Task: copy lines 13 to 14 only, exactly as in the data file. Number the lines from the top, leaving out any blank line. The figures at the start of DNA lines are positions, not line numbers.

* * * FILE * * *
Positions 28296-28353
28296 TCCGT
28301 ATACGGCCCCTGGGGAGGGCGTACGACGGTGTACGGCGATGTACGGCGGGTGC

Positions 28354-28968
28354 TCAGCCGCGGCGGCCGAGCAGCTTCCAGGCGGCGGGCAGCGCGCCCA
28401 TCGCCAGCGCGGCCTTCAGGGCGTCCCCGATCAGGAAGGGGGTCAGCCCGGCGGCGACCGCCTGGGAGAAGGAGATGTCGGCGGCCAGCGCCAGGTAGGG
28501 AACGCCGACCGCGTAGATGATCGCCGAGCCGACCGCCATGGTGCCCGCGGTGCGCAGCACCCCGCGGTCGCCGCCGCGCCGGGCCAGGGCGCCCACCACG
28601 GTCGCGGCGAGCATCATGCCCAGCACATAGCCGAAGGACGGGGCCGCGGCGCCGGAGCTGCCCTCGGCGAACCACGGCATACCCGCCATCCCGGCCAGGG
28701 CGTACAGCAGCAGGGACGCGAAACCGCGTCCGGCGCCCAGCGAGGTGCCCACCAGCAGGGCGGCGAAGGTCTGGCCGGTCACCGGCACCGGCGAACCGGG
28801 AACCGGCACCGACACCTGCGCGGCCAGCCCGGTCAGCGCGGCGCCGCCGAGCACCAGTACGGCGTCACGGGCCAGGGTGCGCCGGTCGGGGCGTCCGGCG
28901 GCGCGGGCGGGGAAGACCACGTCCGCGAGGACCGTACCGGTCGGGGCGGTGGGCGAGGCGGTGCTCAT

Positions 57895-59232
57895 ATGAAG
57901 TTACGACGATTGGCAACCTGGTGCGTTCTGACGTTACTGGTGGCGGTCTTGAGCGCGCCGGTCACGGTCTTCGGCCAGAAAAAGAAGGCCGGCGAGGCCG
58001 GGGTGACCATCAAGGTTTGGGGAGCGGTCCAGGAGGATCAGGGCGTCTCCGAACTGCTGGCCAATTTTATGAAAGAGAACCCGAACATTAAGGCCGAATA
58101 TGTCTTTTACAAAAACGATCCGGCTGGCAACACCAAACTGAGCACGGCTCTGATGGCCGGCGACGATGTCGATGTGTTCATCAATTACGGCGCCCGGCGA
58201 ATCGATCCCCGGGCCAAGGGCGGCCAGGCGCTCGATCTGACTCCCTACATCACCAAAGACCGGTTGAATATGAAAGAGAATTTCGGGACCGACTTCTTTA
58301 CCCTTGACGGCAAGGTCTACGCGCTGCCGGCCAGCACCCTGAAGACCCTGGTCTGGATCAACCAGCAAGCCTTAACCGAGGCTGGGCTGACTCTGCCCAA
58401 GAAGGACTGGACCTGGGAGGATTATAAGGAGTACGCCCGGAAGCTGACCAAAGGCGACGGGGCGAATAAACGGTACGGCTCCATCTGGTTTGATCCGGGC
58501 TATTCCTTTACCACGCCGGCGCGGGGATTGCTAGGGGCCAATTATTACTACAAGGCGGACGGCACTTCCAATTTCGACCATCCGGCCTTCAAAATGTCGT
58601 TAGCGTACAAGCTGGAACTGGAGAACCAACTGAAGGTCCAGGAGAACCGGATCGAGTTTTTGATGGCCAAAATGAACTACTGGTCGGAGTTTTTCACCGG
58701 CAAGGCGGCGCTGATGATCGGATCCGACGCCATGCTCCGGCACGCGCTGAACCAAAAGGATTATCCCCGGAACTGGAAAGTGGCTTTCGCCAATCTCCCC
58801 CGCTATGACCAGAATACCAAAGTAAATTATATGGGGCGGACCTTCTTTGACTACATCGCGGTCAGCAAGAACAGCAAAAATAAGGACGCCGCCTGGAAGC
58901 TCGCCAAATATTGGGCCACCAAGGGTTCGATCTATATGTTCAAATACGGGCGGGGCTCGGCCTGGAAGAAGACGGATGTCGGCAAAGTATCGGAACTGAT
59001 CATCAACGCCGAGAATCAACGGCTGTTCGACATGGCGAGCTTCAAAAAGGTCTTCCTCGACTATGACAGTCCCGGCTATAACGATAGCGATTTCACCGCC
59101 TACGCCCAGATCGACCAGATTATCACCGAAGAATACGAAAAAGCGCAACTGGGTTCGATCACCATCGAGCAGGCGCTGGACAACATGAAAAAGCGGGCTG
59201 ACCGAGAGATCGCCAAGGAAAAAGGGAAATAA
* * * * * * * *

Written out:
57895 ATGAAG
57901 TTACGACGATTGGCAACCTGGTGCGTTCTGACGTTACTGGTGGCGGTCTTGAGCGCGCCGGTCACGGTCTTCGGCCAGAAAAAGAAGGCCGGCGAGGCCG